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Interfaith ‘Dragons’ Den’ at Windsor Castle raises £70,000 for projects

29 October 2021

Jewish News

Participants and supporters of the project gather outside Windsor Castle

Participants and supporters of the project gather outside Windsor Castle

A TOTAL of £70,000 was pledged to support interfaith projects in a Dragons’ Den-style event at Windsor Castle last week.

The funding for the projects follows a collaboration initiated by the online newspaper Jewish News (News, 10 May 2019) between British Muslim TV, the Church Times, and Coexist House.

With the backing of the interfaith body Kaiciid, which sponsored the event, the leaders stayed overnight at St George’s House, in the grounds of Windsor Castle, and pitched projects to three generous “Dragons” who were ready to spend £10,000 of their own money to bring the projects to life. In the event, £70,000 in cash and in-kind marketing support was pledged.

Among the projects supported by the Dragons — Muddassar Ahmed, Dr Neil Harbury, and Christopher Kenna — was a project that will train 40 young people and 20 faith leaders in mental-health first aid in Hertfordshire and Bedfordshire, and in Birmingham and the south Midlands.

The bid impressed the entrepreneurs after its proposers, Josephine Davidoff and Ryad Khodabocus, were able to point to an already successful pilot of the initiative which had been featured on BBC News. “If they get it right, it will make a real difference to the communities that they have identified,” Dr Harbury said.

A second project also funded at the event, Hope Heroes, seeks to challenge harmful media stereotypes with a series of 21 children’s books about pioneering people of faith and diverse backgrounds.

Inspired by books that challenge sexist stereotypes, the team pitched the books for children aged seven to 11, to replace negative stories with positive ones. Mr Ahmed, who leads Unitas Communications, said: “It has fantastic potential to help highlight contributions of people of faith to the community.

“The more we can highlight the positive impact that people of our faith and other faiths have had on society, the better it is for everyone.”

The team behind the bid, which included Katharine Crew, Dr Kevin Shang, and Hashim Bhatti, said: “This was a fantastic experience. We look forward to working with the Dragons on next steps.”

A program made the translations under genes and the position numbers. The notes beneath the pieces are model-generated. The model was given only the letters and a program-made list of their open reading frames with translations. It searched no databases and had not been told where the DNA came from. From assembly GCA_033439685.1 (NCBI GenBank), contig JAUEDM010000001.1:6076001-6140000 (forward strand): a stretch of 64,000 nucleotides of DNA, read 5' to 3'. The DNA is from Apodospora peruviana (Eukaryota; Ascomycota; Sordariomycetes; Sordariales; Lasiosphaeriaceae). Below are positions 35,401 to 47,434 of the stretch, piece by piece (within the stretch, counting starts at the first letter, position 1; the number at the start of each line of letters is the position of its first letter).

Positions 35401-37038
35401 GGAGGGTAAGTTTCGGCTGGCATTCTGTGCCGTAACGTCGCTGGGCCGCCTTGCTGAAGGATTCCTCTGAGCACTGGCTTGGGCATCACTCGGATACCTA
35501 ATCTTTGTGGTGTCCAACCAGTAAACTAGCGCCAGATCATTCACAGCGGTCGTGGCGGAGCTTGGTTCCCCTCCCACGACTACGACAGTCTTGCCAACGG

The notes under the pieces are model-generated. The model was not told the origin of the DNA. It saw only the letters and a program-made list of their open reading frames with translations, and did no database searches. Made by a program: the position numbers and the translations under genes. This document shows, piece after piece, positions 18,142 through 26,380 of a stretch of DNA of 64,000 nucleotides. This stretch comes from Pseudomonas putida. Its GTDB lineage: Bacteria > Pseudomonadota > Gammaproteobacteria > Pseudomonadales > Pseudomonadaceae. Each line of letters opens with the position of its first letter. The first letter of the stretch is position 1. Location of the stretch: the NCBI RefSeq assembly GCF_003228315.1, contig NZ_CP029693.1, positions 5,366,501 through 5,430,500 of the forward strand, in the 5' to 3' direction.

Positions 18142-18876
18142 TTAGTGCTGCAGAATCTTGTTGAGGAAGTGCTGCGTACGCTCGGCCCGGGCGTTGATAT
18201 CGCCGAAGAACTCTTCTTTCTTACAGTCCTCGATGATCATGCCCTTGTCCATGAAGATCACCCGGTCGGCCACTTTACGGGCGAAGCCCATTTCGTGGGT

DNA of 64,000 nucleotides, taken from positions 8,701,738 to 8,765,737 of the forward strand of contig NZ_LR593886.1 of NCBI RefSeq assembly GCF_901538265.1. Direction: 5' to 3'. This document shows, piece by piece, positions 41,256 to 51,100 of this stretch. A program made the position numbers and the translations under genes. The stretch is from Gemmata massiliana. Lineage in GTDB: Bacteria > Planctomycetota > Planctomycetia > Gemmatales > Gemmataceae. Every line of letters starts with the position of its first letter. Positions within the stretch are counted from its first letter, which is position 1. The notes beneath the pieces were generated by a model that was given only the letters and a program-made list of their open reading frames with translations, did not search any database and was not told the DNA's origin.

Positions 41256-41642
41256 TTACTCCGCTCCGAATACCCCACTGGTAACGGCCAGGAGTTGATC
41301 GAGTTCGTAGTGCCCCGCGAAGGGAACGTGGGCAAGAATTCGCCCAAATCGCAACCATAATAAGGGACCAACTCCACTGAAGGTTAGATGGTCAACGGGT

A third project, presented by Lauren Keiles and Sharon Booth, was praised by the Dragons, who pledged to use their networks to help the initiative, but did not raise enough funding this time around. It sought to bring together a scheme of anti-racism work in Year 9 school lessons to tackle the rise in anti-Semitism and Islamophobia.

In a session co-chaired by Andrew Gilbert, who chairs the 21421 selection panel, the teams were then advised on how they could take their projects further.

Mr Kenna said: “It was an absolute pleasure to meet people pitching businesses with the sole aim of helping people across the spectrum of faith,” he said. “I cannot wait to get involved both as an investor and hopefully as a mentor, to help these fantastic faith-based businesses flourish.”

Rabbi Alex Goldberg, of the University of Surrey Religious Life and Belief Centre, was among those supporting the two-day initiative. He was impressed with all the projects, he said. “To make real long-term change, you need allies, you need solidarity, and why not do it with other people of other faiths?

“Faiths have commonalities, and that’s a shared belief that we’re the custodians of this planet, a shared belief we need to look after the weakest in society, and that there should be a safety net for those who fall on hard times.”

Michael Wakelin, the executive chair of the Religion Media Centre, who project-managed the event, said: “Every time you build a forum, a safe space, for people to build those friendships, it’s always going to be helping to make the world a better place.”

Talks are now continuing for a second cohort, involving people of more faiths, including non-Abrahamic faiths.

This is an edited version of a Jewish News report, used with permission.

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